Every time you find a family member in a census, attach the source information to the individual’s profile in your online family tree and/or cite it in your family tree software. Save the record image, too (you could use a photo editor to add source information right on the document). If you’re paper-based, print the census image, jot the source information on it, and keep it in that family’s file.
 
Next, extract every piece of data you find, even if you think you’ll remember it or it doesn’t seem valuable. Census worksheets give you handy blank census forms to copy in your ancestors’ stats under preprinted column headers.
 
Pay special attention to the “relationship to head of household” column that first appears in 1880. The head of household (usually a man) is designated on the census. Keep in mind that person’s child may not also be the spouse’s child.
 
You also can use the Census Record Extraction form to create an at-a-glance summary of several types of census data (most useful beginning in 1850). Remember: The same information may be requested in different ways in each census, and even presumably “unchanging” information like birth year may be reported differently over time. The two reports of the same data are valuable, so log each year’s statement for each category.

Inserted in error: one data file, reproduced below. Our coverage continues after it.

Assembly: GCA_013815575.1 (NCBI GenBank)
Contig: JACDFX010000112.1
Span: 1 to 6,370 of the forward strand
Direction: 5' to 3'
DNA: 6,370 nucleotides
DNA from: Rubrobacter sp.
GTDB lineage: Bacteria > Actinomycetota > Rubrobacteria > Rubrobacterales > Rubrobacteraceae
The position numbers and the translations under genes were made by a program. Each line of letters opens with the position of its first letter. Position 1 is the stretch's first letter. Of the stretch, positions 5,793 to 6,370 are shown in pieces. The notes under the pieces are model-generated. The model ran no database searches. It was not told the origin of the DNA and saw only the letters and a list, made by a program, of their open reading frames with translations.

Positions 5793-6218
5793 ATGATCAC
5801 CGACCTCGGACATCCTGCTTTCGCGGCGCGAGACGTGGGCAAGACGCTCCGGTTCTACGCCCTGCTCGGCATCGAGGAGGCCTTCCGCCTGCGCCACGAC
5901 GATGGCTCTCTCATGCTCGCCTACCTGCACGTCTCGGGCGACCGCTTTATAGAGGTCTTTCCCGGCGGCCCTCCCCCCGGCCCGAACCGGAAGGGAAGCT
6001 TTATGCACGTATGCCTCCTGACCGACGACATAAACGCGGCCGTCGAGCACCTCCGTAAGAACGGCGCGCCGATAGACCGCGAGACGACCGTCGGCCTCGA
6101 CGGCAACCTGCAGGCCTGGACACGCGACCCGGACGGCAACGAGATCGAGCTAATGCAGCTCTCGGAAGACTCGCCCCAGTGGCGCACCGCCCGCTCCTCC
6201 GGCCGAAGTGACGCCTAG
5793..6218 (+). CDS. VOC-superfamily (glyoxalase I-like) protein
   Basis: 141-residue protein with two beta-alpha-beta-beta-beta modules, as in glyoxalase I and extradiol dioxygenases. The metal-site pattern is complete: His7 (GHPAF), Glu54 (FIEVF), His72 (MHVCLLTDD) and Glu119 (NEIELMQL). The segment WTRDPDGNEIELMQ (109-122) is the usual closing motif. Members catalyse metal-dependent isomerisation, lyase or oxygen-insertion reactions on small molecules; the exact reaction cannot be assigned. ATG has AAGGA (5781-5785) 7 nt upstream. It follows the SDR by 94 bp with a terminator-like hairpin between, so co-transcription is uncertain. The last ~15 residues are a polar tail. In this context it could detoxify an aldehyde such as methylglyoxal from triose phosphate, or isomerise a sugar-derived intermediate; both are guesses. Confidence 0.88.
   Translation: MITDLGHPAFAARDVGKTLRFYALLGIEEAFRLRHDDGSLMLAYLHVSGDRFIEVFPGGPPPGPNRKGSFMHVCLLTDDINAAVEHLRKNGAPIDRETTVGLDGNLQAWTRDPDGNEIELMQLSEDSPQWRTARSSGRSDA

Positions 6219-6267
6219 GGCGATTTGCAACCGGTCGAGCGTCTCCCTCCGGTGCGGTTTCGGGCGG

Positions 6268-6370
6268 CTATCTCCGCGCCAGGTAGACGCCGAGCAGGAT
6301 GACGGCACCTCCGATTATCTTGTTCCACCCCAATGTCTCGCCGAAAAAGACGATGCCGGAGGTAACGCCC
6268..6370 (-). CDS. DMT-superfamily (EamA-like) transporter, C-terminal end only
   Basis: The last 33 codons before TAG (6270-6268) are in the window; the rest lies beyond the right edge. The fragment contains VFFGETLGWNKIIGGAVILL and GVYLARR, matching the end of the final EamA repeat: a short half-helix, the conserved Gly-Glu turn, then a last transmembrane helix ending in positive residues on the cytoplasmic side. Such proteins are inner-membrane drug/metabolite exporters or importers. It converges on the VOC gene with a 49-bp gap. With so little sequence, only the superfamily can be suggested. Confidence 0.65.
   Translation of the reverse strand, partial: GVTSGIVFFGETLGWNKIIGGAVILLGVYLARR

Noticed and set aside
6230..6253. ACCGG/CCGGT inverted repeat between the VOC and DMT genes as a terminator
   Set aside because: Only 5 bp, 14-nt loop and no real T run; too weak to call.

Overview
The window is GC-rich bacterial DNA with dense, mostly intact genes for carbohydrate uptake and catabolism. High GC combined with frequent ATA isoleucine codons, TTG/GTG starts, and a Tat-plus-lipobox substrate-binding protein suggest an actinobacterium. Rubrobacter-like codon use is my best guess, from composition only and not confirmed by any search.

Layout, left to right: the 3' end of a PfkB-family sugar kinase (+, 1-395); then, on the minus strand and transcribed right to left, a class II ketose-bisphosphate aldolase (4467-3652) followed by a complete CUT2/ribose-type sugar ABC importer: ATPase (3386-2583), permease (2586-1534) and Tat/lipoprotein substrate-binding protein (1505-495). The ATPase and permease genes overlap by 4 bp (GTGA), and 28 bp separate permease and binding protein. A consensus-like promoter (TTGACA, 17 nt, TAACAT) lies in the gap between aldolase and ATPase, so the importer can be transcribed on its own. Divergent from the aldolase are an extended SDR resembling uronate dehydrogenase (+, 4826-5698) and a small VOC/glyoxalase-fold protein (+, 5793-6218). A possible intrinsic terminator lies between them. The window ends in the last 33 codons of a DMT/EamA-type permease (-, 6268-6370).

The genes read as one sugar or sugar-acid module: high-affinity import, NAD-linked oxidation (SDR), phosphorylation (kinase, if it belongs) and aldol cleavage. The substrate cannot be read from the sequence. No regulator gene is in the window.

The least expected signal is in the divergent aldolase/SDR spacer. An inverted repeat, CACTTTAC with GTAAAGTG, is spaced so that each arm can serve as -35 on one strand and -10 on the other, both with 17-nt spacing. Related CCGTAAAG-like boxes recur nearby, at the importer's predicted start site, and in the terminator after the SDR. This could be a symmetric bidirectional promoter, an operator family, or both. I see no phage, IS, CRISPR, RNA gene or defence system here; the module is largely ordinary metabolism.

It’s not uncommon to find someone who’s 22 in one census, then 30 ten years later, then 39 ten years after that. Before birth certificates and qualifying for Social Security, many people didn’t know or care exactly when they were born. Others misrepresented ages to enroll in the military or marry, and may have kept up the lie. Officials didn’t have a way to double-check for accuracy.